The introduction of lyrical and textural dimension from flutist Elena Pinderhughes proves intentional, as well. Appearing on “Lighthouse” and “Witness,” whose melody features blossoming half-notes, Pinderhughes serves as an element of activation. Combined with Thomas’ mellotron, her flute acts as a vehicle to invoke divine intervention: “I thought of subtly introducing two new voices that emanate from the source of the band. There’s this Bible verse: “When two or three are gathered here in my name, there am I in the midst.”

 Perhaps the most compelling movement develops over the course of 26 minutes. When they’d perform “Lift” live, the quartet never quite knew how the music would manifest. Sometimes the gesture would conclude after 10 minutes, sometimes 45. “We had no idea of how long it would be,” says Wilkins, “but in the studio we were like, ‘Let’s just go until it’s right to stop.’” The Pentecostal character of “Lift” tasks the listener with practicing radical empathy, according to Wilkins; the ritual of speaking in tongues emanates across arcs and cycles. “To an outsider, it’s gibberish or meaningless,” says Wilkins. “But those tongues send codes to the Creator.  To the slave owner, Aunt Hester’s screams were just screams. But to the other slaves, those screams carried messages to flee, to sing, to run, to keep working — a host of things. So, I was fascinated with that, too — stream of consciousness or speaking in tongues carrying messages that listeners may not understand.”

 Whether The 7th Hand reaches full vesselhood matters less than the attempt itself. Wilkins and his bandmates reveal their collective truth by peeling themselves back, layer by layer, movement by movement. “Each movement chips away at the band until the last movement — just one written note,” says Wilkins. “The goal of what we’re all trying to get to is nothingness, where the music can flow freely through us.”

Linda May Han Oh

Based in New York City, Linda May Han Oh is a bassist/composer who has performed and recorded with artists such as Pat Metheny, Kenny Barron, Joe Lovano, Dave Douglas, Terri Lyne Carrington, Steve Wilson, Geri Allen and Vijay Iyer.

Originally born in Malaysia and raised in Boorloo (Perth), Western Australia, she has received many awards such as a 2022 Deutscher Jazz Preis and the 2020 APRA award for Best New Jazz Work. She was voted the Bassist of the Year for 2018-2021 by the Jazz Journalist’s Association and in 2019 by Hothouse Magazine as well as 2022 Bassist of the Year by Jazztimes.

She has had five releases as a leader which have received critical acclaim. Her most recent release “Aventurine” is a double quartet album, featuring string quartet and vocal group Invenio.

Linda has written for large and small ensembles as well as for film, participating in the BMI Film Composers Workshop, Sundance Labs at Skywalker Ranch and composing for Sabrina McCormick’s short films, “A Good Egg” and “FracKtured.” Linda also composed and produced music for a collaborative film project with non-profit, “Hoperaisers” based in Korogocho, Kenya by film-maker Kizito Gamba and contributed music to his latest documentary “Calling the Shots” co-directed by Kore Abong about aspiring African women in the film-industry.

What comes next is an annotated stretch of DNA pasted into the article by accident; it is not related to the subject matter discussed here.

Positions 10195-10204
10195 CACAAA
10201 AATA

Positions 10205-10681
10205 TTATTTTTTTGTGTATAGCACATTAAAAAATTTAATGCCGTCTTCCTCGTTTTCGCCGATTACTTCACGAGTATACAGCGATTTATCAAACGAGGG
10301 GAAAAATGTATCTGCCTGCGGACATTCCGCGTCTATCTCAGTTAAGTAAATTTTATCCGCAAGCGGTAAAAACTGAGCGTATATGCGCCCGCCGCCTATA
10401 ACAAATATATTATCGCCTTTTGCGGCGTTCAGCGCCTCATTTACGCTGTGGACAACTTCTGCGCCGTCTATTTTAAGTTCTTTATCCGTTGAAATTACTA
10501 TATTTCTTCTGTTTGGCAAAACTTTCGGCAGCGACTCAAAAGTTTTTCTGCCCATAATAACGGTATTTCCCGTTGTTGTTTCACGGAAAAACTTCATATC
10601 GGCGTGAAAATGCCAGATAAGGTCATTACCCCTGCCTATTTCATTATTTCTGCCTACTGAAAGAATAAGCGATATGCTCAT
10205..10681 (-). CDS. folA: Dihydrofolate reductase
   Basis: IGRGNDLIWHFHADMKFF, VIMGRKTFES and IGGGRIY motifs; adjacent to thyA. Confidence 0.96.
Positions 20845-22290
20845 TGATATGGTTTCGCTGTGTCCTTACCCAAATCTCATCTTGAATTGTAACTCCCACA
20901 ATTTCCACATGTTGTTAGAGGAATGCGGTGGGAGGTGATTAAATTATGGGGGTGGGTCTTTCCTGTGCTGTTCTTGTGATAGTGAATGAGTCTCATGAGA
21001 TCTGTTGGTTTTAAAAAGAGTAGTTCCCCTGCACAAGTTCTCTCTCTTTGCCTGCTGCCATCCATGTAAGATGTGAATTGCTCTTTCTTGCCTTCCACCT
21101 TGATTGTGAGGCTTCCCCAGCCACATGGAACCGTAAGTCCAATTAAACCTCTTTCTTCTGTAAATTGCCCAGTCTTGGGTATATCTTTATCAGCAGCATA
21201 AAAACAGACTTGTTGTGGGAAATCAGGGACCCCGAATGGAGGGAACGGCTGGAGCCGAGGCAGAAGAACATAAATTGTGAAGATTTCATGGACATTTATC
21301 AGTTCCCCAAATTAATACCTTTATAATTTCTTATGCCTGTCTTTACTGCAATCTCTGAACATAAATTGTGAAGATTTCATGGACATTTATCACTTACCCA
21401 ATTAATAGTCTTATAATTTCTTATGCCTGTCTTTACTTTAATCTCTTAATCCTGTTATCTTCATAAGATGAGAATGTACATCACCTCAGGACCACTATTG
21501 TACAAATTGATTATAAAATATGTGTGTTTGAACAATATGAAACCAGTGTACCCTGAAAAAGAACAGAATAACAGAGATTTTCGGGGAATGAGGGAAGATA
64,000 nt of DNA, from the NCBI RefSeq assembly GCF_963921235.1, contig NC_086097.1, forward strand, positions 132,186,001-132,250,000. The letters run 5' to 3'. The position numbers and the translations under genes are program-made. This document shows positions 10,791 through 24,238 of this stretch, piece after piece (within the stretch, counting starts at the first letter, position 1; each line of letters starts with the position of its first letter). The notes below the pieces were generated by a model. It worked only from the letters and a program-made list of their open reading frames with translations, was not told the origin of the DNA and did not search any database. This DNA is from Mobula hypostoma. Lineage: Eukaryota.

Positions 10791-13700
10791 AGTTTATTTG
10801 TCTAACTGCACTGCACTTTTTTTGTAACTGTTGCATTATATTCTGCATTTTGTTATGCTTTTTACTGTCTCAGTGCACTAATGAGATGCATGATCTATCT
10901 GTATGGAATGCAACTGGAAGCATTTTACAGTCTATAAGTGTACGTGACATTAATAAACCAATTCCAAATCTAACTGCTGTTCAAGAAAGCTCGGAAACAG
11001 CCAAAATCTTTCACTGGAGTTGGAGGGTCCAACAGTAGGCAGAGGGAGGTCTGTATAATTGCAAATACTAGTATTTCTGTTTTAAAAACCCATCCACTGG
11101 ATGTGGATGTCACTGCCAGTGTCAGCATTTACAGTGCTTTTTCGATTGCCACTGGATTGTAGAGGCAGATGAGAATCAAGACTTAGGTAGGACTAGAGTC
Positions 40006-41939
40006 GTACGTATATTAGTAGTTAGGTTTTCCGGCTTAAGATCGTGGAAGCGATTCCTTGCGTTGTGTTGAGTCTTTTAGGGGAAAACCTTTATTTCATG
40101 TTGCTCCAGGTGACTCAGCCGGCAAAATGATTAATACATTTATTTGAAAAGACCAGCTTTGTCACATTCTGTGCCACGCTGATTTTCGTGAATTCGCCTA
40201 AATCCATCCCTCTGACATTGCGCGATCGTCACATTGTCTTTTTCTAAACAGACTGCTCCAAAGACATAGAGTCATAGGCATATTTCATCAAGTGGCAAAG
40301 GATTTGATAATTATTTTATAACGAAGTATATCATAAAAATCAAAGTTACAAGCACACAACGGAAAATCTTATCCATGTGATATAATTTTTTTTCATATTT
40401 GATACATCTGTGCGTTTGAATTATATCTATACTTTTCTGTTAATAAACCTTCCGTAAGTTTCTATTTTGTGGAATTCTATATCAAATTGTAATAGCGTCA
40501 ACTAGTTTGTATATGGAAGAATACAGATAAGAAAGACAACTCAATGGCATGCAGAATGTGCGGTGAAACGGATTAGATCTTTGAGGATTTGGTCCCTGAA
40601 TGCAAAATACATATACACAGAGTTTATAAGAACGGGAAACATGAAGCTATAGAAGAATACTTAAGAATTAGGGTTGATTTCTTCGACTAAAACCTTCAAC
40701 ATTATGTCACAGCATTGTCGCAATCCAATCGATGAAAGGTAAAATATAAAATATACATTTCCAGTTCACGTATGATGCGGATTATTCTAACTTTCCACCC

Linda is currently Associate Professor at the Berklee College of Music in the bass department and is also part of the Institute for Jazz and Gender Justice led by Terri Lyne Carrington.

She was recently featured in a quartet in the Pixar movie “Soul” playing bass under the musical direction of Jon Batiste (The Late Show with Stephen Colbert) alongside drummer Roy Haynes.

“her innovative range and stellar improvisations have made [her] one of the most dynamic rising stars in jazz today.” The Wall Street Journal

“A major bass voice arrives” – JazzTimes

• “On Walk Against Wind…[Oh] takes a long stride forward as a bandleader and composer. The writing is intricate but flowing, tailored to the articulate grace of her band.” – WBGO Take Five

• “Linda May Han Oh is a planetary force and these compositions, so brilliantly crafted, are her gravitational waves.” – Nextbop

• “One of the most fluid and instinctive bass players in New York City.” – SomethingElse Reviews

New York United

Legendary downtown music master Daniel Carter meets Tobias Wilner from world-renowned electronic band Blue Foundation. Featuring Wu-Tang Clan bass player Djibril Toure & drum wiz Federico Ughi. As a band, they have played a number of concerts in NYC, including the Forward Festival 2016 and 2018, and are currently promoting their debut album. This group is the ultimate mix between the classic New York sound of the avant-garde (i.e., John Coltrane & Albert Ayler) combined with electronic manipulation and production.

Although this is the first album they have released as a group, the four musicians have collaborated on different projects for years. The group was first formed when drummer Federico Ughi envisioned an ensemble comprised of some of his favorite super talented people. This includes Daniel Carter, who Federico first met in 2001. The two quickly developed a strong playing partnership, going on to create many albums and tours around the world and eventually founding 577 Records and the Forward Festival together. Federico plays drums in Tobias Wilner’s group Blue Foundation, renowned for its Hollywood movie soundtracks such as the vampire series Twilight in addition to Miami Vice and a busy world tour schedule. Federico also plays with Djibril Toure in the group Major Taylor, one of the best punk rock bands to come out of Bedstuy, Brooklyn in the last 10 years. Djibril plays regularly with GZA, a founding member of the Wu-Tang Clan and he’s the bass player featured on a selection of Wu-Tangs legendary albums.